My Favourite Stories #9

This is one of those mission stories from yesteryear, from back in the 1960’s when I was a boy.

There was a mission school in Africa and the teacher announced that there would be no classes the next day, but that everyone was to bring a basket so that they could help harvest the corn field. This corn, they were told, would help feed all the students for the next few months.
The next day some turned up with big baskets and some with smaller ones. When Sarah got home, she told her mother she wanted to take a big basket. However, Joseph who lived in the next village had a different idea. “It will be hot,” he said, “I think I’ll take a small basket. Anyway, the teacher didn’t say what size we were to bring.”

All the students went to bed thinking about the job they were to do the next day. The next morning, as the time for school came around, all the students could be seen making their way to the mission, each with a basket, some large, some small. Briefly the teacher told them how he wanted them to work, and at the word Go off they went. Soon they reappeared over the hill, carrying their loads of precious corn. They emptied their baskets in the appointed place, and off they went again for a second trip.

How Sarah managed to carry such a big basketful of corn; nobody could understand. Every time the boys and girls came back, along struggled Sarah – always with a well filled basket. Jerry, who had also brought a big basket, didn’t bring it back quite so full the second time. Joseph’s basket was always full, but he had a small one.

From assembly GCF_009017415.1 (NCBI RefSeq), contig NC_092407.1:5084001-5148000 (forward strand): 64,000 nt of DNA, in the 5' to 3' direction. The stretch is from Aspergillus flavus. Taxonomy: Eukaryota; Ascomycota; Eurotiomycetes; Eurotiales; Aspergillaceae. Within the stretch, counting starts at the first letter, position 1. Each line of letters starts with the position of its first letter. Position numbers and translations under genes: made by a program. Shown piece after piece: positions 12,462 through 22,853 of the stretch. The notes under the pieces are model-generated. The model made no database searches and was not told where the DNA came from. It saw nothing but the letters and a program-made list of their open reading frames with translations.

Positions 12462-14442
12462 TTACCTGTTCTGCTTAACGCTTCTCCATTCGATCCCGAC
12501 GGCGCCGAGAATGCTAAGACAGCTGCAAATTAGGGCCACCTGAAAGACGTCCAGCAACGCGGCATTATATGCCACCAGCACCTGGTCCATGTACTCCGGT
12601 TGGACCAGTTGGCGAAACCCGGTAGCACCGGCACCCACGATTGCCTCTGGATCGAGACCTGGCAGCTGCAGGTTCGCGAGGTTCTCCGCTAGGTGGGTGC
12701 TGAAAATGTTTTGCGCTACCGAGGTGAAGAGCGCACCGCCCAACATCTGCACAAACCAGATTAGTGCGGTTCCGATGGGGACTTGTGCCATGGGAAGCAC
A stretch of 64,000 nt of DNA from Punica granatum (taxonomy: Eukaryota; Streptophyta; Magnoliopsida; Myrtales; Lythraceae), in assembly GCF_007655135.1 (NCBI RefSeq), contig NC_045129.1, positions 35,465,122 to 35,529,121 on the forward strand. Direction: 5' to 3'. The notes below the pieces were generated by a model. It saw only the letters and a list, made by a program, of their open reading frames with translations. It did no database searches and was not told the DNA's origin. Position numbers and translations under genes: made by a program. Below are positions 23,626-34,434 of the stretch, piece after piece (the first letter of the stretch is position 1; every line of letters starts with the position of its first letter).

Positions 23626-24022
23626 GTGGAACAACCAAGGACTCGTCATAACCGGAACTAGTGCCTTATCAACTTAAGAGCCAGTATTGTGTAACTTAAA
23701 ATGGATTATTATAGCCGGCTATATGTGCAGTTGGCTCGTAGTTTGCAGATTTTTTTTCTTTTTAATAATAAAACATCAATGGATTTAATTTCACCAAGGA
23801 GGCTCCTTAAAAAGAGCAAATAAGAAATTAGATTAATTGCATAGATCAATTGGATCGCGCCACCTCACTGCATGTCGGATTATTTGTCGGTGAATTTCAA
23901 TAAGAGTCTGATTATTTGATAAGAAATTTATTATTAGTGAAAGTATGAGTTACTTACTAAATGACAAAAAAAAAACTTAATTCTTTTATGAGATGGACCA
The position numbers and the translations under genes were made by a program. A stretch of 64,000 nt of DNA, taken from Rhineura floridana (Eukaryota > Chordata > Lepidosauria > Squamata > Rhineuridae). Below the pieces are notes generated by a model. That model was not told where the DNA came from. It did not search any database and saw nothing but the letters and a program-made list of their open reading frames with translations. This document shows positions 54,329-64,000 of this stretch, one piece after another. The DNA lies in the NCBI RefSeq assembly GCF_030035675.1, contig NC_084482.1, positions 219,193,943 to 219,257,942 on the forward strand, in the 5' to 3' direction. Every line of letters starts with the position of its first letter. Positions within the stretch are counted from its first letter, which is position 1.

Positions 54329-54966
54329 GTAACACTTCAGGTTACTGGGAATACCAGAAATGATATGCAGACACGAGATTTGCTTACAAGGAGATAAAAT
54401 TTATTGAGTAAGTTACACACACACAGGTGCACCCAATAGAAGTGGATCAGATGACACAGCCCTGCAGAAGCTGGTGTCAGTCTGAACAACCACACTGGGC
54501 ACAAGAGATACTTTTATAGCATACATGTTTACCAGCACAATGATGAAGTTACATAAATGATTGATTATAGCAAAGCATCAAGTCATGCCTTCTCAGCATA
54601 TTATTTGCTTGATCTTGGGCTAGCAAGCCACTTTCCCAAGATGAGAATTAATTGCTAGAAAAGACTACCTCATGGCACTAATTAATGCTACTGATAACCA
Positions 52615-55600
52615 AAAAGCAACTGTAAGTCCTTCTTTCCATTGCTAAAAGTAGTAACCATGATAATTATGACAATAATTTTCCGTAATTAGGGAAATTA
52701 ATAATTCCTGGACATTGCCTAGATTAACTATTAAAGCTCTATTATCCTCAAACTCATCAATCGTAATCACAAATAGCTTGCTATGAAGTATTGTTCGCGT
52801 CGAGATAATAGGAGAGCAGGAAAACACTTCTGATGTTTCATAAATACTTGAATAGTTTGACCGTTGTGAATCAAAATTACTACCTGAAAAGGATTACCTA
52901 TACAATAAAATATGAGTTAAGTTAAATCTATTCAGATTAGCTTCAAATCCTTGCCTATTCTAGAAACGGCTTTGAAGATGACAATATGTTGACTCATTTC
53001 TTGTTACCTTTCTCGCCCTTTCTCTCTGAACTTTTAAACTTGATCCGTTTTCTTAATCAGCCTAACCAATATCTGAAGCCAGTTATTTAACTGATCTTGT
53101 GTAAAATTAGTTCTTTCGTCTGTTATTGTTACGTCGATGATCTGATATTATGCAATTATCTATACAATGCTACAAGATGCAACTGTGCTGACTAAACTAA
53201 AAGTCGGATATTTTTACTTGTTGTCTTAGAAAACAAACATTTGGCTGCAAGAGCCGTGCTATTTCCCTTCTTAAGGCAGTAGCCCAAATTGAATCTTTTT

“Phew!” he said, as he emptied his load on his twelfth trip. “I’ve nearly had enough.”
Sarah agreed with him in a way. “But Joseph,” she said, “we won’t have many more journeys to make. Just two or three more and we should be finished.”

By now it was obvious that the number of helpers had dwindled somewhat, for some had quietly slipped home. But still the faithful ones carried on.
“The next trip will be your last!” called the teacher as the helpers set off towards the almost empty cornfield. That cheered everybody, and soon the workers appeared over the hill for one last time.

As they arrived at the mission station, the teacher stopped them, and when they were all together, he spoke, “I want to thank you all ever so much for your help. You have done well, and I am very pleased. I’ll pay you tomorrow when you come back to school, but just as a special ‘thank you’ I want you all to take home all the corn you have right now in your baskets!”

You can imagine how pleased the pupils were to hear this; but you can see them anxiously looking to see just how much corn that had put in their baskets on this last trip? Little Sarah, of course, was very happy, and so were all the others who had brought big baskets – especially those who had filled them up for the last trip. Joseph wasn’t quite so happy, and neither were the others who had small baskets or who hadn’t bothered to fill them.
As for those who had slipped home during the day – they must have had a lesson they would never forget when they heard the next morning how kind the teacher had been to those who stayed until the end. For us there is a bigger lesson still: That if in all our service for Jesus we use a big “basket” and make sure every day it is kept full of kindly helpfulness to others, then our lives will be full of joy and happiness, and one day we shall hear Jesus say to us, “Well done, you good and faithful servant!”

For parents: Life is like a mirror, it gives back what you give it. This story also teaches us the difference between ability vs availability, and the importance of always doing our best. The end reminds us that the gospel is not pie in the sky by and by, but a piece on your plate while you wait. The pay for working for Jesus may not be huge, but the superannuation benefits are out of this world!

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